To investigate the usefulness of a new parameter, the ratio of motor nerve conduction velocity to F-wave conduction velocity (M/F ratio), for the differential diagnosis of diabetic neuropathy.


Nerve conduction studies were conducted in 95 patients with diabetic neuropathy, 44 nondiabetic patients with peripheral neuropathy, and 24 normal control subjects. Nondiabetic patients with neuropathy were grouped by clinical diagnosis as follows: segmental demyelination (n = 15), axonal neuropathy (n = 11), alcoholic polyneuropathy (n = 4), and other polyneuropathy (n = 14). Motor nerve conduction velocity (MCV) of post-tibial nerves, sensory nerve conduction velocity (SCV) of sural nerves, and F-wave conduction velocity (FWCV) of post-tibial nerves were measured by standardized techniques. The M/F ratio was calculated from these measurements.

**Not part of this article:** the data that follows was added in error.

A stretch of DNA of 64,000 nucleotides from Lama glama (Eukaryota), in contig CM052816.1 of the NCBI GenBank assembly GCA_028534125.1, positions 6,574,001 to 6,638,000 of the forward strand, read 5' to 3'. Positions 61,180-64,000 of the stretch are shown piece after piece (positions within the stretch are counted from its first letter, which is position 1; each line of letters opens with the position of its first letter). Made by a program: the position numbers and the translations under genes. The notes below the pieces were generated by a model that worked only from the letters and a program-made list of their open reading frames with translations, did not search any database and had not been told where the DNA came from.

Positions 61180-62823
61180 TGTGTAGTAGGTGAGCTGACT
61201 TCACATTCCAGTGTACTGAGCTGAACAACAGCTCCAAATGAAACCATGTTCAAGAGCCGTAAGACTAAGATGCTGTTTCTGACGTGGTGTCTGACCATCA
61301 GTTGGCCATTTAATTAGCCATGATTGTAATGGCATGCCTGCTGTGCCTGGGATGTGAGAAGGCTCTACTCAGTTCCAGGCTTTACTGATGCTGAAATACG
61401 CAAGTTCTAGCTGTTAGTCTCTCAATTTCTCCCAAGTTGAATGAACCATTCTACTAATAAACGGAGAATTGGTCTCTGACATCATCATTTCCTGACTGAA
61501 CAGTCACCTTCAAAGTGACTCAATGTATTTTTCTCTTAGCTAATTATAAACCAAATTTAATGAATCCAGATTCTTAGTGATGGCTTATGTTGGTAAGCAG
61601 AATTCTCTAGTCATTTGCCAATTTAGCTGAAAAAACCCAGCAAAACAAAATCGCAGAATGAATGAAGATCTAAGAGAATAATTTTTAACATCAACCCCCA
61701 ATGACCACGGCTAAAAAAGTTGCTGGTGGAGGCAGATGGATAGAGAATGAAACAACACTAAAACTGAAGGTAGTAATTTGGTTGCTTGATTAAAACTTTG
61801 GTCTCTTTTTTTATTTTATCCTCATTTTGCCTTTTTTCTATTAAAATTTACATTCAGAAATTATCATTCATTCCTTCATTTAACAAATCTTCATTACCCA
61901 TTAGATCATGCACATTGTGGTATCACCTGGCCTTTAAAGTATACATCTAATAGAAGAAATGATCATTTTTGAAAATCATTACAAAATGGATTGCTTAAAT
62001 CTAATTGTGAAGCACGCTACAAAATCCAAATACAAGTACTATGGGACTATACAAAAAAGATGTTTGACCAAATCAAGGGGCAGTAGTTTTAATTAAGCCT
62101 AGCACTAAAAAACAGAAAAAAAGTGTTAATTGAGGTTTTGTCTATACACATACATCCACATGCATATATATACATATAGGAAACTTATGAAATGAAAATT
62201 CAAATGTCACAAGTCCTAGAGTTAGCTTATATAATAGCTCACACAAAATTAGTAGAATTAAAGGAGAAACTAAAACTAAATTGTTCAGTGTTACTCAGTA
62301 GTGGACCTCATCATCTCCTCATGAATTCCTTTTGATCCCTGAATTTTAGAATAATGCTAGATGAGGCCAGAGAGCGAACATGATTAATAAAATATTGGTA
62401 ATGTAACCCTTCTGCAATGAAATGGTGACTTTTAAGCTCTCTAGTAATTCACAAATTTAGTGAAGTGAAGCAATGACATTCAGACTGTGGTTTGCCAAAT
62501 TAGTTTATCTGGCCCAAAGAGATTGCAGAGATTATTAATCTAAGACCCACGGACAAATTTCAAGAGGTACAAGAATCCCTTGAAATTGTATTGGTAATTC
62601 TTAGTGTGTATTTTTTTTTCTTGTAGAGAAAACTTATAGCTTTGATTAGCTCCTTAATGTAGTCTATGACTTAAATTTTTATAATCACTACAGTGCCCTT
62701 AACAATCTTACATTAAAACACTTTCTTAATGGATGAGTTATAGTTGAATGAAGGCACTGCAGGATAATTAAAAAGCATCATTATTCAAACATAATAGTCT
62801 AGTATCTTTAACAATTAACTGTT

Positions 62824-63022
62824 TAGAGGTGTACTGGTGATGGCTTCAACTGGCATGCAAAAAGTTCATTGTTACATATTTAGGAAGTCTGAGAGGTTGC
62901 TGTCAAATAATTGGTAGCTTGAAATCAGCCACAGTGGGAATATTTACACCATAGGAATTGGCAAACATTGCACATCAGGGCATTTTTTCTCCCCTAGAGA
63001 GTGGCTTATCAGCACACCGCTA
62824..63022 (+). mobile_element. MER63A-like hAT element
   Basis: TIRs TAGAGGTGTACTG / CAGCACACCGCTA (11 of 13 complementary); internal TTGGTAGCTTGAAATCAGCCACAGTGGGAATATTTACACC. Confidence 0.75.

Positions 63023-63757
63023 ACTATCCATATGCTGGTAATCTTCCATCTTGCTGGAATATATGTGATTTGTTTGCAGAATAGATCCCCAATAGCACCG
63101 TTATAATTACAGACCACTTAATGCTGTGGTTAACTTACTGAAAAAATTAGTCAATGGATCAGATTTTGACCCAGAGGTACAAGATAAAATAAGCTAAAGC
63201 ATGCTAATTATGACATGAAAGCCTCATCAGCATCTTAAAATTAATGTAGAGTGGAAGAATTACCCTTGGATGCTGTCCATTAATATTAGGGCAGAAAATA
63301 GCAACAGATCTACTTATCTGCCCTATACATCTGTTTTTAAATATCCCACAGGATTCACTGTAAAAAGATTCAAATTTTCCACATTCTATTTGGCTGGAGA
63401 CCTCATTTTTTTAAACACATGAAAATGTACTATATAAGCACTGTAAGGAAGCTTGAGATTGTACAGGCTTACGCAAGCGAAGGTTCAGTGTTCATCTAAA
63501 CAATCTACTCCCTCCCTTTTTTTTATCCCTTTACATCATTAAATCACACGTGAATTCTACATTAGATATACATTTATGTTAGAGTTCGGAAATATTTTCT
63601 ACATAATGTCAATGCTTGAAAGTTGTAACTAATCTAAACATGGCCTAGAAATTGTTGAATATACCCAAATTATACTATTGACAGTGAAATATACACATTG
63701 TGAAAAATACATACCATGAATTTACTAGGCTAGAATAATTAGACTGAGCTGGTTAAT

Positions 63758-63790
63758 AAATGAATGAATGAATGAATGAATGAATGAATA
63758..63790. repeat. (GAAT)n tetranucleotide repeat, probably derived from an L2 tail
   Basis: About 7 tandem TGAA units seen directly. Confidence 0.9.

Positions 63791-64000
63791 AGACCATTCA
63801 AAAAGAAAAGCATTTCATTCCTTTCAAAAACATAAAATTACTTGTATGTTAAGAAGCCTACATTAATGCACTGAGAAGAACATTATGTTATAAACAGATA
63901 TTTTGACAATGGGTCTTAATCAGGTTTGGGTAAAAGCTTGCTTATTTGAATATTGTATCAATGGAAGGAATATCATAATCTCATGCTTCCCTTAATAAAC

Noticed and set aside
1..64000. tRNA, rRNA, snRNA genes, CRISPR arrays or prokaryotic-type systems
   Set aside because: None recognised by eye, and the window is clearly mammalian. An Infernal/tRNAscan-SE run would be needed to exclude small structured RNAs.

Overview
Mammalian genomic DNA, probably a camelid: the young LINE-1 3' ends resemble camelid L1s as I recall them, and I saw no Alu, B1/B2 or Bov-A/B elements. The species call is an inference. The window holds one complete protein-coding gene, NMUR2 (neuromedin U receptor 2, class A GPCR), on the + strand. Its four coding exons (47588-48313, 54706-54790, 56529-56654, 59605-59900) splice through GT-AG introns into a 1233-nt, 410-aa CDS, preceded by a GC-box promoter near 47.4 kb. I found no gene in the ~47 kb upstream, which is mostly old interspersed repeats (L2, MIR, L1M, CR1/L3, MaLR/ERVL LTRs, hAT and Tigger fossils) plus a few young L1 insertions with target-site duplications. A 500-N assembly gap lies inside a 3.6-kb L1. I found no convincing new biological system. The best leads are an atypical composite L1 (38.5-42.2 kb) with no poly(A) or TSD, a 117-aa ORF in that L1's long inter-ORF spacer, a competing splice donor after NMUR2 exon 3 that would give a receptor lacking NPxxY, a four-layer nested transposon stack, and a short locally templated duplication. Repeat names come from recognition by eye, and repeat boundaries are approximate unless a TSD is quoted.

The MCV and SCV of diabetic patients were significantly slower and the M/F ratio was significantly lower than those of normal subjects: MCV, 43.7 ± 5.4 vs. 47.1 ± 2.9 m/s, P < 0.001; SCV, 44.7 ±11.1 vs. 48.3 ± 5.7 m/s, P < 0.05; M/F ratio, 0.84 ± 0.09 vs. 0.90 ± 0.06, P < 0.001. The FWCV of nondiabetic patients with neuropathy was significantly slower (40.0 ± 6.3 vs. 48.3 ± 4.0 m/s, P < 0.001) and the M/F ratio was significantly higher (1.04 ± 0.12, P < 0.001) than that of normal subjects, respectively. Although MCV, SCV, and FWCV were correlated with age in normal control subjects, the M/F ratio was independent of age in the diabetic as well as the nondiabetic patients with neuropathy.


Results suggest that the M/F ratio, which is influenced by the neuronal damages in the distal segment of peripheral nerves, is useful in the differential diagnosis of diabetic neuropathy.

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